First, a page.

Court's existence challenged in appeal
JUDGMENT was reserved yesterday in a Supreme Court appeal brought by a man charged following the kidnapping of Mr James Lacey against the High Court's dismissal of his claim that the Special Criminal Court should cease to exist.
Joseph Kavanagh (39), unemployed, of Benbulben Street, Crumlin, Dublin, was arrested in July 1994 on charges in connection with the false imprisonment of Mr Lacey, at that time chief executive of the National Irish Bank, and other persons on November 2nd, 1993, at Blackrock, Co Dublin.
Miss Justice Laffoy, who dismissed his action in October 1995, said the question as to the adequacy or otherwise of the ordinary courts was a matter for the government and Dail Eireann to decide.
Mr Kavanagh has contended that kidnapping cases tried before (the Special Criminal Court were all of a paramilitary nature. More ordinary cases of a kidnapping nature had been prosecuted before a judge and jury. The most noteworthy of those was the kidnapping of Ms Jennifer Guinness.
During the High Court hearing, Mr Michael Hanahoe, solicitor for Mr Kavanagh, in an affidavit said that profound changes in security since 1992 meant there was no longer any justification for the continued existence of a Special Criminal Court which deprived the accused of the right to trial by a jury.
During yesterday's appeal, Dr Michael Forde SC, for Mr Kavanagh, said they were flabbergasted by the evidence presented by the State during the High Court hearing. He referred to the affidavit of Mr Paul Hickey, principal officer of the Department of Justice.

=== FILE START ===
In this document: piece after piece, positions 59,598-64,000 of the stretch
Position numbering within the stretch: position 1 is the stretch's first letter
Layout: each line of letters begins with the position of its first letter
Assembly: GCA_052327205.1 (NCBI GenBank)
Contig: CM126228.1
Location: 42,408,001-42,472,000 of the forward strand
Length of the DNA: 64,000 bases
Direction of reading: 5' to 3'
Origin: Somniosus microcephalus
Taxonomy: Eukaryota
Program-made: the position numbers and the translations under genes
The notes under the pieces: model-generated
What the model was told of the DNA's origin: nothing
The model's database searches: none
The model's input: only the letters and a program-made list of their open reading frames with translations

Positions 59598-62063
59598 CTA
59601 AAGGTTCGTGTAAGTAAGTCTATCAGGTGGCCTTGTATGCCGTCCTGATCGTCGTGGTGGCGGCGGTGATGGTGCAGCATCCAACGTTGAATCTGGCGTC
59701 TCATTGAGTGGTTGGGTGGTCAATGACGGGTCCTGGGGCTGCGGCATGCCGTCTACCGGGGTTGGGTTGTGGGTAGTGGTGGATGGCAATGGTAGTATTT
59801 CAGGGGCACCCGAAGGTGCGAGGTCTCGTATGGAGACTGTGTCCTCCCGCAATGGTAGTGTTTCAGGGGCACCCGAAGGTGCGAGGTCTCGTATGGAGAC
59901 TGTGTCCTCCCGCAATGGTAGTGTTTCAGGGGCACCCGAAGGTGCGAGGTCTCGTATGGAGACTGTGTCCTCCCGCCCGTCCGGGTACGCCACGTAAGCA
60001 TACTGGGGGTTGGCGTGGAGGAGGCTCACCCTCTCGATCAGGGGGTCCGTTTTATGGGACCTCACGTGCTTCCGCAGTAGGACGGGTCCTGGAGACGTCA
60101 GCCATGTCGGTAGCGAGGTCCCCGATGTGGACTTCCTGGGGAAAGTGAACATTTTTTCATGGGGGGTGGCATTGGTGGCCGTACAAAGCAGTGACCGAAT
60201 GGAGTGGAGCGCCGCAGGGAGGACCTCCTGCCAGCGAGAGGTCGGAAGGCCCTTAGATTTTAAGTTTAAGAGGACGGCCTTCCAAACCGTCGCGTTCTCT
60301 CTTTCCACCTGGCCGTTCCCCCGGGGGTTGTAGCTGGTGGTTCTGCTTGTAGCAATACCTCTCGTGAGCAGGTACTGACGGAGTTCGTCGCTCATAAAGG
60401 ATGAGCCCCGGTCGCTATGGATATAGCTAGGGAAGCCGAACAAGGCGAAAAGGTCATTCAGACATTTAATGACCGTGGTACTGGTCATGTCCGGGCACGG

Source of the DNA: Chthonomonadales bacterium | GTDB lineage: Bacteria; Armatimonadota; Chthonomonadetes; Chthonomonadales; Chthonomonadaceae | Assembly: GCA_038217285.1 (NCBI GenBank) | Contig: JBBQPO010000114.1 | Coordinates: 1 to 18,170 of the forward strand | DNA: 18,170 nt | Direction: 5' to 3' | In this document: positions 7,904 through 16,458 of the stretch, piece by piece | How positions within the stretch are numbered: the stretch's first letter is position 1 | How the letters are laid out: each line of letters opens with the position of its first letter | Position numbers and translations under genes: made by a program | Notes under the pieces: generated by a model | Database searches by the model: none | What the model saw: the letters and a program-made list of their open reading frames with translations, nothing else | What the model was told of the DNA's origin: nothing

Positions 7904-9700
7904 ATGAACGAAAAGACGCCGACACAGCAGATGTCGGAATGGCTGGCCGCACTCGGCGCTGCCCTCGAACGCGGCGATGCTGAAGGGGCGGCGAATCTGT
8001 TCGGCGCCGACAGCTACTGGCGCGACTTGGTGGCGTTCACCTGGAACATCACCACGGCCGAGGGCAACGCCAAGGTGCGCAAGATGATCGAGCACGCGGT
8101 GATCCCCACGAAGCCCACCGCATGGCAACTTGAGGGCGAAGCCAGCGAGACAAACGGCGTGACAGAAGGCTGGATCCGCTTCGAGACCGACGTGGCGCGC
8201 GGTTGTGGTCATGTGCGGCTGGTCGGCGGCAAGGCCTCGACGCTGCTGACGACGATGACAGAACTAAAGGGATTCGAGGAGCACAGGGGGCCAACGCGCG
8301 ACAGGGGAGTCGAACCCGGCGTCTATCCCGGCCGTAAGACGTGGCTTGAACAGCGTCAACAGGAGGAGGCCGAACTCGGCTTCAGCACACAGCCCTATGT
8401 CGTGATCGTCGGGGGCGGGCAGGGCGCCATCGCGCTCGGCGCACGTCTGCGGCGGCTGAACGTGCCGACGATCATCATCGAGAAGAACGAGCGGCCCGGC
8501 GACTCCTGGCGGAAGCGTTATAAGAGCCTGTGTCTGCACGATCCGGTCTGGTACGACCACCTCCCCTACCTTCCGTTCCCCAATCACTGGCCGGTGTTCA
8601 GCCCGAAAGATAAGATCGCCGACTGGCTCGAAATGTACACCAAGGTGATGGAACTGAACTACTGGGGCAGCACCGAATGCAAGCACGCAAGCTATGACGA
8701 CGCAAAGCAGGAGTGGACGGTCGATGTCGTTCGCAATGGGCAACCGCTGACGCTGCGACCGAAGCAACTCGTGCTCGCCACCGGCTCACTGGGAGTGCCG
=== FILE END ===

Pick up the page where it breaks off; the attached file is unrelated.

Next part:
A civil servant, he claimed, was not in a position to know the Government's thinking in relation to the continued existence of the Special Criminal Court. An affidavit by a Government minister should have been made instead.
Garda Chief Supt James McHugh said in an affidavit that he had personal experience of incidents of interference with and was aware of Garda investigations concerning intimidation of jurors which were inhibited because the jurors in question expressed fear to such a degree that they were unwilling to give evidence.
But, Dr Forde said, Chief Supt McHugh gave no names or dates to back up his allegations. He believed that the court could direct the Government to consider whether it was satisfied that conditions still warranted the existence of the Special Criminal Court. The Government should not have a licence to stick its head in the sand for 25 years.
Mr Edward Comyn SC, for the State, said the Government was not obliged to justify the continued existence of the Special Criminal Court. The courts did not enjoy the power to substitute their view of whether the ordinary courts were adequate to secure the effective administration of justice or the preservation of the public peace for that formed by the Government. Neither did they enjoy the power to assess the reasonableness or otherwise of that determination.